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dc.contributor.editorBrinkman, George
dc.date.accessioned2021-10-13T19:42:11Z
dc.date.available2021-10-13T19:42:11Z
dc.date.issued1974-03-20
dc.identifier.isbn978-0-7006-3075-2
dc.identifier.urihttp://hdl.handle.net/1808/32150
dc.descriptionGeorge L. Brinkman is professor emeritus in the Department of Food, Agricultural and Resource Economics at the University of Guelph. A leading expert on farm viability in Canada, he is the author of three books.en_US
dc.descriptionEdited by George Brinkman. Contributors include Calvin Beale, J. Carroll Bottum, George Brinkman, Emery N. Castle, Niles M. Hansen, Richard Hausler, and Luther Tweeten.
dc.descriptionThis Kansas Open Books title is funded by a grant from the National Endowment for Humanities and the Andrew W. Mellon Foundation Humanities Open Book Program.
dc.description.abstractIn the last decade, rural development emerged as one of the prominent challenges facing the United States. Strong support for rural development is now found in both major political parties and at federal, state, and local levels. There is little doubt that the development of rural America will become even more important in the future.

Despite unprecedented growth, both urban and rural areas in the United States are greatly deficient in many aspects of quality living conditions. The nation’s cities are slowly strangling themselves, jamming together people and industry while spawning pollution, transportation paralysis, housing blight, lack of privacy, and a crime-infested society. Rural areas simultaneously suffer from the other extreme: lack of sufficient employment opportunities, outmigration and depopulation, and too few people to support services and institutions. The migration from rural areas contributes to the problems of both the city and countryside depopulating rural places at the expense of overcrowded cities.

This book focuses on rural development processes, problems, and solutions. Seven prominent specialists in the field, including agricultural and regional economists, demographers, and administrators, discuss the development of the open country, small towns, and smaller cities (up to fifty thousand population). They present an integrated approach to rural development problems, not a mere collection of readings. Valuable guidelines for policies to benefit both rural and urban areas are provided.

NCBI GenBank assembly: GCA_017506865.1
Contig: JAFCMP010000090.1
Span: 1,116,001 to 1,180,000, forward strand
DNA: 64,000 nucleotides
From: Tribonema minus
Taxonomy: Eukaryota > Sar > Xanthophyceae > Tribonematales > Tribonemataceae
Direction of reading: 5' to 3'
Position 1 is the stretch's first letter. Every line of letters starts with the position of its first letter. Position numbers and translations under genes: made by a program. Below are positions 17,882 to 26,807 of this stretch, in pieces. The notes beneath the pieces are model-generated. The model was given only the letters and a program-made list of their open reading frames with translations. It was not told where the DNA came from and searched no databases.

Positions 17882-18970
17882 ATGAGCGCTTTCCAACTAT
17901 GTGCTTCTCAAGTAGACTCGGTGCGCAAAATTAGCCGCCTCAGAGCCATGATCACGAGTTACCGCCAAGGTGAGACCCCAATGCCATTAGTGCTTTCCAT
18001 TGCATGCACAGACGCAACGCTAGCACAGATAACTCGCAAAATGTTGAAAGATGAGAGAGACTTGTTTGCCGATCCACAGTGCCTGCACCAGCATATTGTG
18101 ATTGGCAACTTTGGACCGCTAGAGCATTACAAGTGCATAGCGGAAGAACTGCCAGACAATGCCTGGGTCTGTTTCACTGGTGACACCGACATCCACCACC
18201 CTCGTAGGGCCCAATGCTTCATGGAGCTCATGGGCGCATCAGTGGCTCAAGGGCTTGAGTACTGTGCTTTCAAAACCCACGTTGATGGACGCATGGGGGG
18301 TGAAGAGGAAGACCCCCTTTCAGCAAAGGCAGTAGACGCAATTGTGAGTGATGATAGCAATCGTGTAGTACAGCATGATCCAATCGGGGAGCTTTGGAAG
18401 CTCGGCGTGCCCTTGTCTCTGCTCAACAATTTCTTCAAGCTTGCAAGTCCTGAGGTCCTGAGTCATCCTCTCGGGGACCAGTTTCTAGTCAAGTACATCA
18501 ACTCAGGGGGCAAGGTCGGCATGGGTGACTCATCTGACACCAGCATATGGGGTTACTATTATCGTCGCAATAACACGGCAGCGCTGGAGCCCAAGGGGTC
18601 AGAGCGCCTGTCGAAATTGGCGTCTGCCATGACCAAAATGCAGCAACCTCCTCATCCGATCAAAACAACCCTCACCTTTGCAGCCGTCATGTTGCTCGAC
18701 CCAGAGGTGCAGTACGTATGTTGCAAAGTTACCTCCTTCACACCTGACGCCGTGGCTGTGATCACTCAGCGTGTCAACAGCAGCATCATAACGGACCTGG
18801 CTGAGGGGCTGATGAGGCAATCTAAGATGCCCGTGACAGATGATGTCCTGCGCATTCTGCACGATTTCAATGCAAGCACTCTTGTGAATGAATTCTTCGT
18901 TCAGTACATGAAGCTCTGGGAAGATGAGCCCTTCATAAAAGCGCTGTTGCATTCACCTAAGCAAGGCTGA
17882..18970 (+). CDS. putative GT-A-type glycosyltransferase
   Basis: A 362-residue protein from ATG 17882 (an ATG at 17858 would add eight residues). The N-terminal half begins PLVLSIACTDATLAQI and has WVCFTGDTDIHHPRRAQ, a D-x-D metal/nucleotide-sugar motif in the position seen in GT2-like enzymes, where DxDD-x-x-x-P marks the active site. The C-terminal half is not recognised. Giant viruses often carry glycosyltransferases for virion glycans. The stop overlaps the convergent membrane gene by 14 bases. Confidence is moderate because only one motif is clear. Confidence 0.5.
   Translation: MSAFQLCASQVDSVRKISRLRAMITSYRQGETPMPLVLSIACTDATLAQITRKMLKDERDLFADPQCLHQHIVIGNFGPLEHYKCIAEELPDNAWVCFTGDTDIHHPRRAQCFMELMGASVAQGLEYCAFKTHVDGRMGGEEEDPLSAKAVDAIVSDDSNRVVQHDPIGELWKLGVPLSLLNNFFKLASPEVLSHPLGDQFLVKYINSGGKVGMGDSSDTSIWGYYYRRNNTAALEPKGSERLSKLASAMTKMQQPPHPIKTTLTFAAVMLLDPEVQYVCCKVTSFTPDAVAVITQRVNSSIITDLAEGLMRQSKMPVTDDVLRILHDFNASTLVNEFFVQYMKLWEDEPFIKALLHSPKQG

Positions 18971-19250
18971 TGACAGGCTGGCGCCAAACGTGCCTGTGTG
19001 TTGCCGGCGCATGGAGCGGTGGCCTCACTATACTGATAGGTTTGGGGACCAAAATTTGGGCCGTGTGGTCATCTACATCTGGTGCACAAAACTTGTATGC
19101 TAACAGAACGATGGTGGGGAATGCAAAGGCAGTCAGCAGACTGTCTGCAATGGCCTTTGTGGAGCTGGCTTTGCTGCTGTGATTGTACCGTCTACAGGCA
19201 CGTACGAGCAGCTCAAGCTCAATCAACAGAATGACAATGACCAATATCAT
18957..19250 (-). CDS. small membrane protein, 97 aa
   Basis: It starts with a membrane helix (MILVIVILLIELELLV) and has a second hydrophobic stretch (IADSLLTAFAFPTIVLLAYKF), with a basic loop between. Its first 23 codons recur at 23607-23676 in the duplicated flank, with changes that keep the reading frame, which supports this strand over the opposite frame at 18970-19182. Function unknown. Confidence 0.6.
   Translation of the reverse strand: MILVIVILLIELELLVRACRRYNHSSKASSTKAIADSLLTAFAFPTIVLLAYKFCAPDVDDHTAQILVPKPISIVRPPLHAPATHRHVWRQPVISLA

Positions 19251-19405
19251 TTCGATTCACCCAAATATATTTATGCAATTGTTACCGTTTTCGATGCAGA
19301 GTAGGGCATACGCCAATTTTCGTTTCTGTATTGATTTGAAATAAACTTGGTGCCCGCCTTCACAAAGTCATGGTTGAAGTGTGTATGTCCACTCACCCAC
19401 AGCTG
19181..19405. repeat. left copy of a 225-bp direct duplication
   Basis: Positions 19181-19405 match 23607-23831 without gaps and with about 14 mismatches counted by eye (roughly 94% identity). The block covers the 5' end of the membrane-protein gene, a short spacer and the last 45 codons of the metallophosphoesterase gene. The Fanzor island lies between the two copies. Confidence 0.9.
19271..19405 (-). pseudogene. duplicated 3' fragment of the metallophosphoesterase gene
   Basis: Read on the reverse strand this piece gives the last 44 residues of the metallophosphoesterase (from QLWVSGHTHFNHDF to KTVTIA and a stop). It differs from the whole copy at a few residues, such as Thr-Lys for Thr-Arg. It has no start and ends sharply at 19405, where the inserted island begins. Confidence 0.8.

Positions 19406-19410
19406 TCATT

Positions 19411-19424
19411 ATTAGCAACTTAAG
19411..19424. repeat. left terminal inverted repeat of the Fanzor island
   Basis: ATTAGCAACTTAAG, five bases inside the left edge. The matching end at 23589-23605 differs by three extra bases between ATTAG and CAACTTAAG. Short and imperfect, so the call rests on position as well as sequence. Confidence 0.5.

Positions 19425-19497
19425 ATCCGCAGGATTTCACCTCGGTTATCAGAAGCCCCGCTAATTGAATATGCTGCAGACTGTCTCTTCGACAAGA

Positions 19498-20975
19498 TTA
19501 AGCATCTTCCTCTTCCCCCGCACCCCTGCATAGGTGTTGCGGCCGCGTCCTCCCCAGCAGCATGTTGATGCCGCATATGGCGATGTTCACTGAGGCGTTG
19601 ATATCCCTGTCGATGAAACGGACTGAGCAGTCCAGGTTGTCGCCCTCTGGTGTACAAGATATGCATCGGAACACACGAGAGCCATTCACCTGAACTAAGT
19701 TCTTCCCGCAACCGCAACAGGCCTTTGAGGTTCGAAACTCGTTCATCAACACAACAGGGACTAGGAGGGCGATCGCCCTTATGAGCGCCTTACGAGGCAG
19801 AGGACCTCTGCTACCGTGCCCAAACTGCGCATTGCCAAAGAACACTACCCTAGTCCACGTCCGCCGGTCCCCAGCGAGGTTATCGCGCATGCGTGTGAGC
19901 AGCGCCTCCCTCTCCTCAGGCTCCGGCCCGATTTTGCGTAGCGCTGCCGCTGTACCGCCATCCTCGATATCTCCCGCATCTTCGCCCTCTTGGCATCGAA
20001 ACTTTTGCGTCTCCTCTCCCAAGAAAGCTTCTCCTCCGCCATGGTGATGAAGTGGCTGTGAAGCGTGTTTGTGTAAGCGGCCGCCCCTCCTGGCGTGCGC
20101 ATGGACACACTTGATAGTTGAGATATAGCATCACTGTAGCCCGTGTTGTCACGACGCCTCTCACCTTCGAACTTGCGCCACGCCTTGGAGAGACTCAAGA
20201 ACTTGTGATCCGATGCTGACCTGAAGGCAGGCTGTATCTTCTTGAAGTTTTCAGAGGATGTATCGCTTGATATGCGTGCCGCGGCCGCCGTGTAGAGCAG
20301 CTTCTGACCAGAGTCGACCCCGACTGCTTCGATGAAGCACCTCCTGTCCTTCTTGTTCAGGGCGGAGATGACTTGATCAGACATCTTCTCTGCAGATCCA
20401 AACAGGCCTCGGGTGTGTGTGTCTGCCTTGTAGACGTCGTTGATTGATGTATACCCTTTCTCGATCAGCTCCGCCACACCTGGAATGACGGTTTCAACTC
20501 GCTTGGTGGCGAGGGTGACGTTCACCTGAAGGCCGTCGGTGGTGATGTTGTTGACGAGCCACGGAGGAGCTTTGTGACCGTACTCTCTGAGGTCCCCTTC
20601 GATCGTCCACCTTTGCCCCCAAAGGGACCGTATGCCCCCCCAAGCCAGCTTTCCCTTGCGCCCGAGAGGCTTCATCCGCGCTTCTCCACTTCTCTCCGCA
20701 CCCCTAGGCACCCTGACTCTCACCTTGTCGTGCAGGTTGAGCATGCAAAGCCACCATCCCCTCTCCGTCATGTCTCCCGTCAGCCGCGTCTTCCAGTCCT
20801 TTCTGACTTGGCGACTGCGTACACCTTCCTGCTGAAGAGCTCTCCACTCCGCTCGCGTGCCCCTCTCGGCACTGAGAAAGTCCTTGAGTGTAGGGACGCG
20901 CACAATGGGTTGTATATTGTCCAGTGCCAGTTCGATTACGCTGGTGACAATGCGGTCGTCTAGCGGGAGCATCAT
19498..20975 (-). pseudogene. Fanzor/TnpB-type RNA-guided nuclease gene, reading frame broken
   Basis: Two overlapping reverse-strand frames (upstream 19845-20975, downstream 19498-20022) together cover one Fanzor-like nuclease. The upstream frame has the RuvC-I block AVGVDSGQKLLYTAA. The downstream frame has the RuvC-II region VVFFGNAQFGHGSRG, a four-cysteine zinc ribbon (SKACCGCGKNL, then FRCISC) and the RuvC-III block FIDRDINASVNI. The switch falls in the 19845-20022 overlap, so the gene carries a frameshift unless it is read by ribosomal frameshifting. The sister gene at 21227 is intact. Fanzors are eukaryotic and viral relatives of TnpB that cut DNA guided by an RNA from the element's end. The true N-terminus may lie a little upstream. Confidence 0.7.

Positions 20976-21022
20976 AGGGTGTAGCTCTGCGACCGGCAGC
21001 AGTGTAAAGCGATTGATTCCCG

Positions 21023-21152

Since rural development involves interdisciplinary scholarship, this book will be of interest to a wide range of social scientists working in rural areas both here and abroad. Economists, sociologists, and political scientists, as well as community leaders and planners, legislators, government officials and interested laymen, will find this volume useful in understanding the rural development effort.
en_US
dc.format.extentxii, 140 pp.
dc.publisherUniversity Press of Kansasen_US
dc.relation.isversionofhttps://kansaspress.ku.edu/978-0-7006-3141-4.htmlen_US
dc.rights© 1974 by the University Press of Kansas All Rights Reserved. The text of this book is licensed under a Creative Commons Attribution-NonCommercial-NoDerivatives 4.0 International Public License.en_US
dc.rights.urihttps://creativecommons.org/licenses/by-nc-nd/4.0en_US
dc.titleThe Development of Rural Americaen_US
dc.typeBooken_US
dc.rights.accessrightsopenAccessen_US


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© 1974 by the University Press of Kansas
All Rights Reserved.
The text of this book is licensed under a Creative Commons Attribution-NonCommercial-NoDerivatives 4.0 International Public License.
Except where otherwise noted, this item's license is described as: © 1974 by the University Press of Kansas All Rights Reserved. The text of this book is licensed under a Creative Commons Attribution-NonCommercial-NoDerivatives 4.0 International Public License.